Belfast Telegraph

Wednesday 17 September 2014

Police 'too timid' over disability

Tragic cases such as the deaths of Fiona Pilkington and her daughter could be repeated, it has been warned

Tragic cases such as the deaths of Fiona Pilkington and her daughter could be repeated because police officers are too embarrassed to ask victims of crime if they are disabled, inspectors have warned.

Disabled people told a joint review of disability hate crime that the police service had become "too sensitive about causing offence".

Officers and control-room staff as a result are reluctant to ask victims if they are disabled, the inspection of police, probation and Crown Prosecution Service found. In addition, confusion over how to define disability hate crime means it is not as easily identified as racist or religiously-motivated attacks.

The joint inspection was prompted by the case of Ms Pilkington, who killed herself and her disabled daughter Francecca Hardwick in 2007 following 10 years of sustained abuse.

Asked if such a case could be repeated in light of its findings, Steve Ashley, programme director to HM Inspectorate Constabulary (HMIC), said: "Yes, it could."

He said: "Police officers don't like to say to people 'are you disabled?' So even in cases where they have in their mind that the person may be suffering from a disability they just seem to be embarrassed about actually asking the question." He added that forces had to "get police officers over this embarrassment factor about asking questions".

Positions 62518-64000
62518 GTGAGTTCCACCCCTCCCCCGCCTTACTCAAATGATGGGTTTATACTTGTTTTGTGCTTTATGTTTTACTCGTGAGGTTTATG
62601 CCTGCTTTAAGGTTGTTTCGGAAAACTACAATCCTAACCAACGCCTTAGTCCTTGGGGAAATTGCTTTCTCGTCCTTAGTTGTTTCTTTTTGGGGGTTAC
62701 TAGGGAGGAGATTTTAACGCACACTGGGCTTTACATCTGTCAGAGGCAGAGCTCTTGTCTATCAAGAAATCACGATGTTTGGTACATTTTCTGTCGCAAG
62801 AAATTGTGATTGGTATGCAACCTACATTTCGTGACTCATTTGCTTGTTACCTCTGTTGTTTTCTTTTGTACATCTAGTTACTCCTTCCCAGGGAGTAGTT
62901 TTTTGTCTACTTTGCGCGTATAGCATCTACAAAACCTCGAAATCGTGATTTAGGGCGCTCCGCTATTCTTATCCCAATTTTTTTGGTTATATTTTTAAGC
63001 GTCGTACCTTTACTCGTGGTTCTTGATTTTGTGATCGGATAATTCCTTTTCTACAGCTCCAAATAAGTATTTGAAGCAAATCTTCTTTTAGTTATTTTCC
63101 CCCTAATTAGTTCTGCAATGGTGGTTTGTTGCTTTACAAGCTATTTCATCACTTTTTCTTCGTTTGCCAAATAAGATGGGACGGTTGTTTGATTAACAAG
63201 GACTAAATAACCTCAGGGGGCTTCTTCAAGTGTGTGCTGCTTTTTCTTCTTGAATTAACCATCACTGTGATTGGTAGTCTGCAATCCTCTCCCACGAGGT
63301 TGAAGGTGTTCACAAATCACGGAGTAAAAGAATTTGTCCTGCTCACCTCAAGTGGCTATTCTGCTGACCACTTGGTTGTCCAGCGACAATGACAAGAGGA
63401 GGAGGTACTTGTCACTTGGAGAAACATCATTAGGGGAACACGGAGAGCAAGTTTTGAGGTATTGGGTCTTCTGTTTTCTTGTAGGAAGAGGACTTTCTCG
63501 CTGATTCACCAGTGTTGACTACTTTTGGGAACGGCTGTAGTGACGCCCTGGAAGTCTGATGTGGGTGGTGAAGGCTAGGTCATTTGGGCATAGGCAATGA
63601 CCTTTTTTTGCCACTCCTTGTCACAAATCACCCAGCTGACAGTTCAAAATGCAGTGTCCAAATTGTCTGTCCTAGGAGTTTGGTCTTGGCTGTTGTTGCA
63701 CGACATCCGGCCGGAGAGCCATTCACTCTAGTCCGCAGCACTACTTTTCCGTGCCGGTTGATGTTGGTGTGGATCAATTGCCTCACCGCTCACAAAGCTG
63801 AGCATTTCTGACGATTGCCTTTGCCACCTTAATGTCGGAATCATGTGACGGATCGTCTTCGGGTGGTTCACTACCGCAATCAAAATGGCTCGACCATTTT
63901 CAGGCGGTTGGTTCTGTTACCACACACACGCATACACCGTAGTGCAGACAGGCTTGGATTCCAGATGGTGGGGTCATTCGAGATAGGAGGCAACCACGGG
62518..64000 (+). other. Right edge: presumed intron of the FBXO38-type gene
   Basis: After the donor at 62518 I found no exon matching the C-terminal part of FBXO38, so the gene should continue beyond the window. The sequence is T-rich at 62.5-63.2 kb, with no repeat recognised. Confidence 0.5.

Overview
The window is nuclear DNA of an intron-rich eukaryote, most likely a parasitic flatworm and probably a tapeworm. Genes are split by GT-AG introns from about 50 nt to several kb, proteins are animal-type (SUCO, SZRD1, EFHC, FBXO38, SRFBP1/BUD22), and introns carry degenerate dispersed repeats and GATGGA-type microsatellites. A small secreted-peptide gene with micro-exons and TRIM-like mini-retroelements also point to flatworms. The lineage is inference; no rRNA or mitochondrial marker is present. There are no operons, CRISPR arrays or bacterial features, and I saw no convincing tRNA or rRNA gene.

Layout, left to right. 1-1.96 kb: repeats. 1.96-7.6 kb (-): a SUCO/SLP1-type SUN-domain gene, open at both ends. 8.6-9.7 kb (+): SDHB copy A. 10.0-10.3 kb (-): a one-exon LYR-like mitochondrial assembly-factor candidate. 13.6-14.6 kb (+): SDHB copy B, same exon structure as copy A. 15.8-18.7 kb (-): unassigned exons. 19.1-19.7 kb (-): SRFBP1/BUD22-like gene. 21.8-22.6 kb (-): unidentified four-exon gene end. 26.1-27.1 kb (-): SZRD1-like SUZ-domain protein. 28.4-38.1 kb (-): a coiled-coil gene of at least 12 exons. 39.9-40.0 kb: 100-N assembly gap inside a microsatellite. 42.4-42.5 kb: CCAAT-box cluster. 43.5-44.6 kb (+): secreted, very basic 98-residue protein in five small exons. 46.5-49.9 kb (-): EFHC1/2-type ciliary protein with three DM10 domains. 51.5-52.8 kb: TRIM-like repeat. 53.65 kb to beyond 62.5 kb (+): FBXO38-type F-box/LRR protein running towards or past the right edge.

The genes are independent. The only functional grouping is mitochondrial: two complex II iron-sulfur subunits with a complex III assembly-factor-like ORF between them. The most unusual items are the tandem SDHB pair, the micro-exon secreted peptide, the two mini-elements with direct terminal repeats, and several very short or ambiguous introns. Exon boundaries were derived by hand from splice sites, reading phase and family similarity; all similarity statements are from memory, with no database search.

The HMIC, HM Crown Prosecution Service Inspectorate (HMCPSI) and HM Inspectorate of Probation (HMIP) review found victims of disability hate crime are being let down by the criminal justice system.

The immediate priority should be to encourage more people to come forward to report disability hate crime as under-reporting remains a significant concern, the report said.

Emma Harrison, assistant director at learning disability charity Mencap, said: "While we have seen real progress from police forces in some areas, Mencap still hears from too many disabled victims who feel that their reports are not taken seriously or acted upon, and who do not feel supported when giving evidence."

A Home Office spokeswoman said: "All forms of hate crime are despicable. This behaviour can have devastating consequences for victims and communities and it is vital we work together to confront it."

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